• Blissex

        You don’t get how this works: losing does not matter that much, what matters more is to continue spreading allegations. There is a “cognitive bias” by which most people start to believe a story, even if there is no evidence, if it is repeated several times by different sources. This comes from village gossip: if one person tells you “I saw Jane hitting Bill” that could be made up, but if 4-6 different people tell you the same then “it is probably true”. The critical point is that they must be not just different people, but *independent* of each other and third parties. But how to you know that someone sent to all of them a “talking points memo”, of if when one says it the others decide to say it too because they all dislike Jane?

  • jake

    Sir Humphrey Appleby : Well, this is what we normally do in circumstances like these.

    James Hacker : [reads memo] This file contains the complete set of papers, except for a number of secret documents, a few others which are part of still active files, some correspondence lost in the floods of 1967…

    James Hacker : Was 1967 a particularly bad winter?

    Sir Humphrey Appleby : No, a marvellous winter. We lost no end of embarrassing files.

    James Hacker : [reads] Some records which went astray in the move to London and others when the War Office was incorporated in the Ministry of Defence, and the normal withdrawal of papers whose publication could give grounds for an action for libel or breach of confidence or cause embarrassment to friendly governments.

    James Hacker : That’s pretty comprehensive. How many does that normally leave for them to look at?

    James Hacker : How many does it actually leave? About a hundred?… Fifty?… Ten?… Five?… Four?… Three?… Two?… One?… *Zero?*

    Sir Humphrey Appleby : Yes, Minister.

  • Rosslyn

    All this article has done is confused people. Some clarification is required. All this is going to do is set Indy back. What has anyone actually done wrong? All this infighting needs to be put on the back burner. Salmond was cleared so now it should be all out for Scottish Independence once and for all. As Boris always says when shit hits the fan ” That is now the end of the matter”.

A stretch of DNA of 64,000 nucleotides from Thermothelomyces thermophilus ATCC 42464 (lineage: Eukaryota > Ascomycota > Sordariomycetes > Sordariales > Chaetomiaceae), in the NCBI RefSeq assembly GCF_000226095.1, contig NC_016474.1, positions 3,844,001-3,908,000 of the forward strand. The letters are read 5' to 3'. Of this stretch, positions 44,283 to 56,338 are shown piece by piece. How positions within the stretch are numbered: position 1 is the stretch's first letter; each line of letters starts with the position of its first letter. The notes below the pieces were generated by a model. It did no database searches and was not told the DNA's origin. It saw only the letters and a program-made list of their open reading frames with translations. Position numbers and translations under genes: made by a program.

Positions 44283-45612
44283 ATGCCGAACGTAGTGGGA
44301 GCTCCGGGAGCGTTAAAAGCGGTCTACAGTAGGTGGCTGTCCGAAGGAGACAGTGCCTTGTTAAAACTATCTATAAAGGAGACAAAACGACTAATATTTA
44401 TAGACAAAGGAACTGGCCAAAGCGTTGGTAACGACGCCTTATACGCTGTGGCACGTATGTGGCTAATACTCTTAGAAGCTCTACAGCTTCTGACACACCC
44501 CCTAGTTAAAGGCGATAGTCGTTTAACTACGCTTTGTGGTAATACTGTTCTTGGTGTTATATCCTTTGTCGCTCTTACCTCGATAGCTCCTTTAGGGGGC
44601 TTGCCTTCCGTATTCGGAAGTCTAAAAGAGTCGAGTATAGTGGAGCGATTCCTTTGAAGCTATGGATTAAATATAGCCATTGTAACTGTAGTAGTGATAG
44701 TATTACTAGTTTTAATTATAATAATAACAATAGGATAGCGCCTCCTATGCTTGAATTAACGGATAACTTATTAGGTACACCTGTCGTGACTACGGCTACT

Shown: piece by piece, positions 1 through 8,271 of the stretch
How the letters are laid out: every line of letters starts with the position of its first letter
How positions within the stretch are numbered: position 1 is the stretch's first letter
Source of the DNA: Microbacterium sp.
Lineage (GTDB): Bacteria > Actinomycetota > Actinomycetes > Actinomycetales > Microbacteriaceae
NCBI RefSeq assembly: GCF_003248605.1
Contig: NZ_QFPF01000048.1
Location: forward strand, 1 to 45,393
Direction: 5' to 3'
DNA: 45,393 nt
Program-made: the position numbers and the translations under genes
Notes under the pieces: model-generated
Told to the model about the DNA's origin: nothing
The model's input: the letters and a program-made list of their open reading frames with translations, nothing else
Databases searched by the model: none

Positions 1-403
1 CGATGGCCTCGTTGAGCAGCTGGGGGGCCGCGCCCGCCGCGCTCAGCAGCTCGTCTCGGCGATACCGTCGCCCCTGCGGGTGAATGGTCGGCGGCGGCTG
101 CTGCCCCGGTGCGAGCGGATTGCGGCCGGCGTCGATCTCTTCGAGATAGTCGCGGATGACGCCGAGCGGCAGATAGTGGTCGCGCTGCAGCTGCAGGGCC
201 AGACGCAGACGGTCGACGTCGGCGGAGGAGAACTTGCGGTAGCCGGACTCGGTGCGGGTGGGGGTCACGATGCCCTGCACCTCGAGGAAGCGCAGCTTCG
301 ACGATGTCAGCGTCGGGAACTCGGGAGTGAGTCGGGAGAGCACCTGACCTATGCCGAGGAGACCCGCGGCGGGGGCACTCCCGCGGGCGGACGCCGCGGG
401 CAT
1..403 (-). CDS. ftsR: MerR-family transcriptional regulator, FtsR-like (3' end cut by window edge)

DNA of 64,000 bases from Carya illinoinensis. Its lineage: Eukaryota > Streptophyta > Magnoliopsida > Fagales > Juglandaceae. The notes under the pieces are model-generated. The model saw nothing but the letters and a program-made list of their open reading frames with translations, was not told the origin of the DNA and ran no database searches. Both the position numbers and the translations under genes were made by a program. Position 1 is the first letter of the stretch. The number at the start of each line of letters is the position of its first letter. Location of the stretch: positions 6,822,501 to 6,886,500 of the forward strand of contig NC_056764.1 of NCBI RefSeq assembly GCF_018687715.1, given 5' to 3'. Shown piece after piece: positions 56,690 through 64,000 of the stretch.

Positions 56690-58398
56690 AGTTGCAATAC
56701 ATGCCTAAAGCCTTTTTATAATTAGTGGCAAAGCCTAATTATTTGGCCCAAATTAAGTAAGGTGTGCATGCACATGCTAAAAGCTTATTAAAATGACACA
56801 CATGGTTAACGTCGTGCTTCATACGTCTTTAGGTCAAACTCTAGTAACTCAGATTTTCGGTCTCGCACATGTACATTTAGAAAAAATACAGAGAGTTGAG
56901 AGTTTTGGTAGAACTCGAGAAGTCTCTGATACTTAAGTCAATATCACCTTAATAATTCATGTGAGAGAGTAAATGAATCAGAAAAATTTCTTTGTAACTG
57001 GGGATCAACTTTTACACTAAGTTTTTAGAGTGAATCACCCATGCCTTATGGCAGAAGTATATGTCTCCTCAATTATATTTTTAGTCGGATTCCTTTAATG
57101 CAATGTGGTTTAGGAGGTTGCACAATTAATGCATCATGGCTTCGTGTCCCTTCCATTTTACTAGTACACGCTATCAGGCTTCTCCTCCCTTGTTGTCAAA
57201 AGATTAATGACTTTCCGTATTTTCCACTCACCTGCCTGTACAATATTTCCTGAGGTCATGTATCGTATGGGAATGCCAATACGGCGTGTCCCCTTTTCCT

• Scott

      An alternative way of looking at it…

      Blind belief that the destination for the SNP must be independence when all your senses are telling you otherwise, will prevent the Scottish people from ever achieving independence.

    • Blissex

      «What has anyone actually done wrong? All this infighting needs to be put on the back burner.»

      Tell that to the people who are prosecuting on grounds that to me seem rather specious Craig Murray and want to put him in prison.
      How can Craig Murray put a criminal prosecution on the back burner?
      Your invitation seems to me a bit like “stop hitting his fist with your nose, let’s put infighting on the back burner”.

  • NKVD

    One of the neighbours was denounced on social media for failing to turn out to clap for Nicola.

  • p wight

    please show a bit respect and refer to her as First Minister and not ‘Sturgeon’

  • Mary

    ‘Nicola Sturgeon: First minister investigated after claims she misled parliament about Salmond meetings
    Ms Sturgeon says she stands by the statement she made to parliament about when she knew of the complaints against her predecessor.
    4th August 2020

    An investigation has resumed into whether Nicola Sturgeon broke ministerial rules and misled the Scottish parliament about when she knew about sexual misconduct complaints against Alex Salmond.’